Rob Sellen looks at the opportunities and challenges presented by local authority-led housing.
The longstanding housing crisis has impacted many of those seeking housing across all tenures, with the worst affected being those in search of ‘affordable housing’. The need to address the affordable housing supply deficit is becoming a key corporate priority for more and more local authorities, with councils willing to intervene and take housing supply into the own hands.
Throughout the last decade, and particularly during its latter half, there has been a growing appetite for local authorities to directly address the need for the types and tenures of housing to suit their residents - rather than wait, and hope, for private developers to deliver. The third instalment of the Bartlett School of Planning, UCL report (September 2021) on local authority-led housing delivery reports that, as of last year, 83% of councils across England had development companies of various forms compared with 58% of councils in 2017.
Of course local authority-led housing is not a new thing. Local authorities have a protracted history assuming the developer role, with the Local Authorities Land Act 1963 providing councils with the power to develop land. Further legislative powers emerged over the last 20 years, including the Local Government Act 2000 which equipped local authorities with the power to do anything that promotes the ‘wellbeing’ of their communities.
The Localism Act of 2011 was pivotal in gifting local authorities the ‘general power of competence’, enabling them to ‘do anything that individuals generally may do’. The Act further grants power to local authorities so they may do anything that individuals do for ‘the benefit of the authority, its area or persons resident or present in its area’. Regardless of political colour and affiliation, the prospect of any local authority delivering high-quality housing schemes with a generous quantum - and in some cases total complement - of affordable housing at considerably rapid rates has caused many councils to take notice.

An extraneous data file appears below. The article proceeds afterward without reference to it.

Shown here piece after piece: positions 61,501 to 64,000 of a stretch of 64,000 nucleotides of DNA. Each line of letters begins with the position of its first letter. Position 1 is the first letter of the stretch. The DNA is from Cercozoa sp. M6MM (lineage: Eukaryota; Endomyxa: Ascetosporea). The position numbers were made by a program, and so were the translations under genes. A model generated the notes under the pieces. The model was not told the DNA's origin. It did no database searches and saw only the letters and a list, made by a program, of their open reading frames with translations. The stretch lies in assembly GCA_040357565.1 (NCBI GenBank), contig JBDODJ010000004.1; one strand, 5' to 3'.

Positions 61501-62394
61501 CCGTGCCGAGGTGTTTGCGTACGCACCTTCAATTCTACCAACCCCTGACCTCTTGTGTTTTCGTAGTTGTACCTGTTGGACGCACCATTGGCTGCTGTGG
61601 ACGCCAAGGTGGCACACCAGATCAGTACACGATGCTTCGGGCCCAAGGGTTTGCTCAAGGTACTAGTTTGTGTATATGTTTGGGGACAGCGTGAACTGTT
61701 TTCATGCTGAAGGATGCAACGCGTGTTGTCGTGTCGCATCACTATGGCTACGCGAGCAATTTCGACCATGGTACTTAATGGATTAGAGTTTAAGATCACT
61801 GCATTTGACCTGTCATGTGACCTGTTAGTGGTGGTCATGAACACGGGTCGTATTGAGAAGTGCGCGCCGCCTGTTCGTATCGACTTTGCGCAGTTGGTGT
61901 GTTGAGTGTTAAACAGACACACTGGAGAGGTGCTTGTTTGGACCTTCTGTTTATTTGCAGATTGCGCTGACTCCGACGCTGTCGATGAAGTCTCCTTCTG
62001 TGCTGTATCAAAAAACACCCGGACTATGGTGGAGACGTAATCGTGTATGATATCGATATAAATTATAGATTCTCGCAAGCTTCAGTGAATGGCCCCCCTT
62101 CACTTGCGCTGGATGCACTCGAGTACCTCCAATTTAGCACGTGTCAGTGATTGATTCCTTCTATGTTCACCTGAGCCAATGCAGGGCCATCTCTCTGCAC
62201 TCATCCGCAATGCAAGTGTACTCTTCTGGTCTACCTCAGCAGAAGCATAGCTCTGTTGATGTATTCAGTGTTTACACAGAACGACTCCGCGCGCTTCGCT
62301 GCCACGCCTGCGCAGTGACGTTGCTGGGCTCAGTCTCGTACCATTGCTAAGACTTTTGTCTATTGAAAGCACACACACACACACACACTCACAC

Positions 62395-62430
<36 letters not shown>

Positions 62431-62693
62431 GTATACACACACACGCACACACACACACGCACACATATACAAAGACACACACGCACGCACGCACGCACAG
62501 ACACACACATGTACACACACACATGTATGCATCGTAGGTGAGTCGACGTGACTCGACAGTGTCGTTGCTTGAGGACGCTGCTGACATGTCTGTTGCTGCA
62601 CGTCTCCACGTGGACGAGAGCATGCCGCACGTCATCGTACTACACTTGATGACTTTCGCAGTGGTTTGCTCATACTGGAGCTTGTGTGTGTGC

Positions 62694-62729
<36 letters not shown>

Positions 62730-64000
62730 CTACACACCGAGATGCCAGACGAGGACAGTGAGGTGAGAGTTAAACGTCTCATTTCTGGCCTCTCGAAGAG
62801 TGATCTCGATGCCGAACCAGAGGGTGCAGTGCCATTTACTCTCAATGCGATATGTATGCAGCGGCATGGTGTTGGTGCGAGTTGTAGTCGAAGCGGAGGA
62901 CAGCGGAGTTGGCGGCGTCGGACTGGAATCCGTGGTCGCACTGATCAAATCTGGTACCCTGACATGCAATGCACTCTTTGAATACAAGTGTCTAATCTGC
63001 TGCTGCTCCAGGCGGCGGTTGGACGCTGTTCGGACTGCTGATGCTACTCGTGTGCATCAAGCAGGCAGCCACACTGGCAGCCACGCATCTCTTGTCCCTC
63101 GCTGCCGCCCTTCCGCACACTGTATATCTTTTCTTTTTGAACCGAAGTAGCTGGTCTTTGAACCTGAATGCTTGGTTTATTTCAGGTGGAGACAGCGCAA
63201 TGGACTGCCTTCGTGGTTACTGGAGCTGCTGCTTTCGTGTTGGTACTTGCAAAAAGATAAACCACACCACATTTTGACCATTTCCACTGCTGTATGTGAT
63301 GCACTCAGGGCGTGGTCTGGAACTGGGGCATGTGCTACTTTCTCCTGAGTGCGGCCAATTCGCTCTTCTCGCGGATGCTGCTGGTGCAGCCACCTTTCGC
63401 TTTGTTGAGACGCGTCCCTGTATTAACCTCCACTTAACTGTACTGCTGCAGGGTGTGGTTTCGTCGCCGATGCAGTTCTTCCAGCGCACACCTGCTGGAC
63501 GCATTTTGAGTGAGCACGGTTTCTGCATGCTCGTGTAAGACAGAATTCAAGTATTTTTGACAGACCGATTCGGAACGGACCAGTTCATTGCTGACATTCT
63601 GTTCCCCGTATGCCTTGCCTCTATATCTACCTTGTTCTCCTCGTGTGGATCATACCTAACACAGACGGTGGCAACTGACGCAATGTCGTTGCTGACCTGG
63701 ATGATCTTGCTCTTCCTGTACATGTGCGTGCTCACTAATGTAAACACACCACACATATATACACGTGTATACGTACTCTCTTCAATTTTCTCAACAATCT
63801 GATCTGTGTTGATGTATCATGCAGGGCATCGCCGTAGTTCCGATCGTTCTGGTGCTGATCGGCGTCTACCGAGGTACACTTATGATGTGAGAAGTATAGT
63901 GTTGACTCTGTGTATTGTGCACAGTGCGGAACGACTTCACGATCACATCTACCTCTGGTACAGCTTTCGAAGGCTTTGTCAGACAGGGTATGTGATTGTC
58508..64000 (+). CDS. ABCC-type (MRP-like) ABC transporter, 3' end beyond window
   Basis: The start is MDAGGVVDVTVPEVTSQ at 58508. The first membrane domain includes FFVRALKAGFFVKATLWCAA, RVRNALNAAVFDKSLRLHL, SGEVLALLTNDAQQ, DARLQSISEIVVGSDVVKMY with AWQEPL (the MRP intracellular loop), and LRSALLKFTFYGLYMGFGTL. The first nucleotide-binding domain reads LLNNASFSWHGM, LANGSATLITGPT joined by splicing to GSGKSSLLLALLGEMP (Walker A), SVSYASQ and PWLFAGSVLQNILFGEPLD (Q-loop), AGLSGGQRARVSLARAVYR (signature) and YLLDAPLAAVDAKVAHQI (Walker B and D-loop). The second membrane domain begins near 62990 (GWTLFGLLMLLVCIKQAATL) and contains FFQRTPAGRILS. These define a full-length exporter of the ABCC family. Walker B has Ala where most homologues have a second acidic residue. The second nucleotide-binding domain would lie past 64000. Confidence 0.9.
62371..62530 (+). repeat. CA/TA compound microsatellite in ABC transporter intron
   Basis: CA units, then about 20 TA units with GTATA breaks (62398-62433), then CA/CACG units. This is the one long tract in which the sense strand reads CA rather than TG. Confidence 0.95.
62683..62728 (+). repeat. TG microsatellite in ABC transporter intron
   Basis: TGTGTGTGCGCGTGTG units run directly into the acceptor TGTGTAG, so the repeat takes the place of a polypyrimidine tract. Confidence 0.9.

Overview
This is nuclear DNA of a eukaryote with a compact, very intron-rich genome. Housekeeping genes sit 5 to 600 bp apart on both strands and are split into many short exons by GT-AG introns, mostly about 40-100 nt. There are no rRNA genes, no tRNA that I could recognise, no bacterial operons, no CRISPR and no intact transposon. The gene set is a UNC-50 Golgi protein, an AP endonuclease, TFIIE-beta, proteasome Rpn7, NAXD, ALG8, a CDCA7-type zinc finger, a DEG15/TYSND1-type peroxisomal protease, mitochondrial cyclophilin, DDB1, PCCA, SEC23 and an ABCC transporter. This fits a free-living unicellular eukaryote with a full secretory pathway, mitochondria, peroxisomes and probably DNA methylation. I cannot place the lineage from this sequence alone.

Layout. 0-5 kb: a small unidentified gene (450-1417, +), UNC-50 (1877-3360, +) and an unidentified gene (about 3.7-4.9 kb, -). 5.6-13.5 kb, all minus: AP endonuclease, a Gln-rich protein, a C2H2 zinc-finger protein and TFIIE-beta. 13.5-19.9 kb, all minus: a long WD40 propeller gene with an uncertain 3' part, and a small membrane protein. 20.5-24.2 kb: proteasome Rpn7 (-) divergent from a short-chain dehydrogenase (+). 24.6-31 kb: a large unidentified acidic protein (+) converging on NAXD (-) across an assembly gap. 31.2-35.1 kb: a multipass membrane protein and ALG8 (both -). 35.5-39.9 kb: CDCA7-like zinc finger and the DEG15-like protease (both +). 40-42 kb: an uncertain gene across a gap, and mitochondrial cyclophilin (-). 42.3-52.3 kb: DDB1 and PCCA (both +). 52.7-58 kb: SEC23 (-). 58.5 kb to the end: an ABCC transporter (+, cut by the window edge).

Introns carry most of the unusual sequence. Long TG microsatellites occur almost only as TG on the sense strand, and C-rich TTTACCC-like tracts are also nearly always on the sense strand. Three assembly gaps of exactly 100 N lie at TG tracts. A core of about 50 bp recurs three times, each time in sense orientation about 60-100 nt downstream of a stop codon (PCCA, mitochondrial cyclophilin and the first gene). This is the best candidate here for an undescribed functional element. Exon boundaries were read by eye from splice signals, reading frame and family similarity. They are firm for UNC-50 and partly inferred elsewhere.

As well as establishing subsidiary (housing development) companies which they either partly or wholly own, councils may choose other means to intervene in housing development. These have included entering into joint venture agreements with developers and providing council owned land for housing, with the capital used to invest deriving from a range of sources, namely their Housing Revenue Accounts (HRA) and/or directly from their general fund.
The benefits for a council choosing to play a prominent and positive role in house building are far reaching. The main incentive to be directly involved is the fact that they can ensure the build actually takes place - and is delivered within its preferred timescales. By comparison, private developers may be more sensitively inclined to delay or even postpone development in light of any risks they may face. Importantly, it gives local authorities the opportunity to disconnect from market and profit-driven factors and provide homes which meet real needs, whether that’s a particular configuration, design or tenure type. This is even more of an incentive in areas where there is little interest from housing associations - or with certain sites which, for a long time, simply haven’t appealed to a developer due to factors such as remediation costs, not being the ‘right size’ to fit a developer’s model etc. On top of these incentives is the growing appetite for local pride, where authorities rightfully and proudly showcase their achievements. For example, the Goldsmith Street development of 105 homes built by Norwich City Council which won the RIBA Stirling Prize for the UK’s best new building in 2019, and more recently Ealing Council, finalists at the Planning Awards 2021 for its Regeneration of Copley W7 – noted as an ‘exemplar for other councils’ for setting up its own development company, Broadway Living, to combat housing demand.